Photos by Jhayne
The sentencing of the infamous Stanley Cup rioters has started, and trials have already taken place with varying results. Earlier this year, a young man found guilty of participating in the riots was given jail time, while another who was sentenced last week was given a fine, community service, house arrest, and was forced to write an apology letter to the city.
Both sentences have already taken much criticism. The initial jail sentence that was given out earlier this year was praised for sending a message to would-be rioters in the future: that they would be found and justly punished if they were to attempt anything disorderly. However, many argued that given the number of those who will be tried, giving all found guilty jail time would be not only incredibly costly to the government, but would also put a strain on the prison system. Predictably, the response towards the more recent punishment has been nearly the opposite, with many criticizing it for not sending a strong enough message to would-be rioters, while others praise it for providing a more productive punishment that puts less strain on the system.
The more recent sentence is more beneficial to the city. The fines from those found guilty would help pay for some of the damages done during the riot. If you want to make the punishments more severe, increase the fines. Furthermore, the community service helps the community, and ultimately helps the rioter’s rehabilitation, giving them a better sense of who their actions impact.
The claims that the most recent sentence is too light are simply irrelevant, and in no way true. This sentence is designed for exactly who received it, some middle-class twenty-something who just joined into the mob mentality. If we were actually dealing with a ringleader, or an instigator, that would be a different case. If you could prove that someone was out with those intentions, then by all means, throw the book at them. But the best way to discourage kids who thought they’d get away with it from reoffending is to send a message by finding the participants and putting them to trial. Jail time is unnecessary, especially when they’d turned themselves in. The other punishments provide more than enough deterrence.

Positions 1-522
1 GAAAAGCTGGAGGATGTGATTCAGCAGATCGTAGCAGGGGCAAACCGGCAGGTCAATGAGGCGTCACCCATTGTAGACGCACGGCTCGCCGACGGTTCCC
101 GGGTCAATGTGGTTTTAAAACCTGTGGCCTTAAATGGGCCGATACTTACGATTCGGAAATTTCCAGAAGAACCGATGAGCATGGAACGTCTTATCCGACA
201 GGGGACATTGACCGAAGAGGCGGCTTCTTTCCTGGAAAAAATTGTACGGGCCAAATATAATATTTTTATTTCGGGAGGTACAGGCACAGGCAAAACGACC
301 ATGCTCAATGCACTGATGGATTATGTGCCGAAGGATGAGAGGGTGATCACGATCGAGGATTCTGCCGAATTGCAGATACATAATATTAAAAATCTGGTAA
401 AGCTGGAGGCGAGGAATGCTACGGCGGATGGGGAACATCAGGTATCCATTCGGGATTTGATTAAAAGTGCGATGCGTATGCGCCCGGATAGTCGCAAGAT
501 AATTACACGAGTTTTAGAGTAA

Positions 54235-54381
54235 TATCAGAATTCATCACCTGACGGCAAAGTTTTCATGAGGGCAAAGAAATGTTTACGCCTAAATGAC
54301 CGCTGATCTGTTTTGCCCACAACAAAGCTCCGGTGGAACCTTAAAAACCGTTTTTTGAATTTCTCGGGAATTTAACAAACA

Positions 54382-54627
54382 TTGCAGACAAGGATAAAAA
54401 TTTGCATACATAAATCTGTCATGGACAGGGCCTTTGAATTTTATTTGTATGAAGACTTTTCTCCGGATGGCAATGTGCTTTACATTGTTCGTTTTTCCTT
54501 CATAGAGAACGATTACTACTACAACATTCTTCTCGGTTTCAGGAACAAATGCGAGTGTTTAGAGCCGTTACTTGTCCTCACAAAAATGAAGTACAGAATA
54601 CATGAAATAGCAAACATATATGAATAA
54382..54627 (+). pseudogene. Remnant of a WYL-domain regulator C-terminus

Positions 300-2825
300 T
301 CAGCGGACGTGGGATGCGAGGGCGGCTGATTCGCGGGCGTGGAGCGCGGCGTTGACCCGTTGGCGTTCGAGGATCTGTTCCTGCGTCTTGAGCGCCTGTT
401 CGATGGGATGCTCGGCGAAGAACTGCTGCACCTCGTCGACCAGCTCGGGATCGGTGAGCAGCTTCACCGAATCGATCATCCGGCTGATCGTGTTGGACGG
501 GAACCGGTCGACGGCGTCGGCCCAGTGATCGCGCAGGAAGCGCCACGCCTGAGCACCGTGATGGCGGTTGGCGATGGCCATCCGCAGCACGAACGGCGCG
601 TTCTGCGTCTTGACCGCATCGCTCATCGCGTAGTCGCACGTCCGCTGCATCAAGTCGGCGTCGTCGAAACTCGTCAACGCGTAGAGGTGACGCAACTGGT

The trials of the Vancouver rioters are important, but we must remember that we’re not dealing with any criminal masterminds here. These aren’t the people who came out looking to start a riot and give our city a bad name; these are just the fools who didn’t think for the two seconds it would have taken to realize what they were doing. Prison isn’t the only thing that can get them to think twice next time. So long as there are cheaper, more efficient ways, we must look to those before we act. If they reoffend, feel free to throw the book at them. But with the more recent punishments, and the Canucks’ recent playoff performance, it doesn’t look like we’ll have to deal with that for some time.